Exceptionally hot weather keeps firefighters busy

The heat itself does not cause any fires, but heatwave ‘Lucifer’ will continue to make the dry countryside prone to more fires

The blaze close to Ghar Lapsi burning in an inaccessible area, watched by onlookers
The blaze close to Ghar Lapsi burning in an inaccessible area, watched by onlookers

The recent spate of hot weather that engulfed the island has kept firefighters busy with controlling grass fires that are spreading faster due to the lack of moisture in vegetation.

The heat itself does not cause any fires, but ‘Lucifer’ will continue to be felt even after it passes as a result of the dry countryside that will make it prone to more fires, even as the high temperatures start to fall. 

The Civil Protection Department has seen an increment in grass fires over the last couple of days, particularly in valleys and in the countryside.

“The cause and origin of the fires cannot be directly attributed to the heatwave itself. What is sure is that, due to the exceptionally hot weather, grass fires tend to spread faster due to the lack of moisture in vegetation,” CPD deputy director Peter Paul Coleiro told MaltaToday.

Drier plants, as a result of the hotter conditions, facilitate the spread of flames.

“Any dew and moisture residue from night time dries up quicker during the day, contributing to the factors explained,” Coleiro said, adding that the CPD is fighting more severe fires, that are spreading faster.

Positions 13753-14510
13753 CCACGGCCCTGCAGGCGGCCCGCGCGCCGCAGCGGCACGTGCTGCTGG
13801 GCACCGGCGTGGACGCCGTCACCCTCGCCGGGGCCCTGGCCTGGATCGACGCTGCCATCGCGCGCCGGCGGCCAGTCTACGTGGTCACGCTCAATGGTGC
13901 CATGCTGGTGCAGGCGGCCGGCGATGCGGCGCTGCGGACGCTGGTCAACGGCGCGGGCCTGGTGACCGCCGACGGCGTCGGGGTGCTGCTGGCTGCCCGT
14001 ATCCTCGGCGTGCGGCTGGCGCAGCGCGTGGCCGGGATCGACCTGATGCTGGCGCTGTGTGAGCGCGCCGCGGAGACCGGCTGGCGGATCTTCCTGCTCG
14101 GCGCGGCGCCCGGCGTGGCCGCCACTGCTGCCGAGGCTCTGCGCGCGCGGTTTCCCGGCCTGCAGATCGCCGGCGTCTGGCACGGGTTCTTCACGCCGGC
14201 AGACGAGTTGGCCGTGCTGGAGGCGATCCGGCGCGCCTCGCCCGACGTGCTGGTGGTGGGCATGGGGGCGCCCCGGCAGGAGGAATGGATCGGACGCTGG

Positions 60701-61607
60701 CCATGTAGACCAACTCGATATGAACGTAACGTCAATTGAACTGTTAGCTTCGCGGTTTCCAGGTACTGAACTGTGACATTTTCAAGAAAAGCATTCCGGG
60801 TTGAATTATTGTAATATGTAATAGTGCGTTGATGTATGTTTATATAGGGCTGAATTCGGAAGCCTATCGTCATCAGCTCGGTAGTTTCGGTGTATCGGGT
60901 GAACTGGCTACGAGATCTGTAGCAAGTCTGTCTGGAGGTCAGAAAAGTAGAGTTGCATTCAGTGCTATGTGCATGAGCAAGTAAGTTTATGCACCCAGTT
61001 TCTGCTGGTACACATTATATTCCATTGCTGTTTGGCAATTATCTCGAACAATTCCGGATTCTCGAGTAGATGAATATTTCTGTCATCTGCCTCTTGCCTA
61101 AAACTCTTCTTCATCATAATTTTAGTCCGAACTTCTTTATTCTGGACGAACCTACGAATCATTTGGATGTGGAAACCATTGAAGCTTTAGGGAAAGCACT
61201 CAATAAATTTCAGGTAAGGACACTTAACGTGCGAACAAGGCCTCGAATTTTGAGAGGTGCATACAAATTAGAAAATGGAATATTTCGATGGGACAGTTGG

Households are advised to ensure that appliances are not exposed to temperatures above those that they have been manufactured to work in, as this may expose them to a higher risk of fire. Whilst there is no direct evidence that fires which occurred recently did so because of the increase in temperatures, damage to an appliance’s insulation may increase the risk of fire.

“Any appliance with overheating wiring may crack and damage the insulation and, if unchecked, this may increase the risk of fire,” Coleiro warned.

Media reports of trees catching fire last week suggested that this occurred due to the heat. However, Coleiro dismissed the suggestion, arguing that such fires are normally caused by “indirect sources”.

“As regards to the claim of trees undergoing spontaneous combustion, most tree fires are caused by indirect sources, such as flying cinders originating from other fires causing a smoldering fire which may go unnoticed for a period of time,” Coleiro explained. 

Other causes may be glass debris on roadsides igniting dry shrubs, or ignited cigarettes thrown out of moving vehicles. 

“There are instances where due to biological or chemical activity, trees and vegetation may be susceptible to a rise in temperature that may lead to a fire… but spontaneous combustion of trees is not yet a documented phenomenon,” the CPD deputy director added.

Fires have been reported all over the island, at times even in locations where the CPD cannot access the area. A case in point is a fire that ravaged the cliffs close to Ghar Lapsi on Monday night, in an area that was inaccessible to firefighters.

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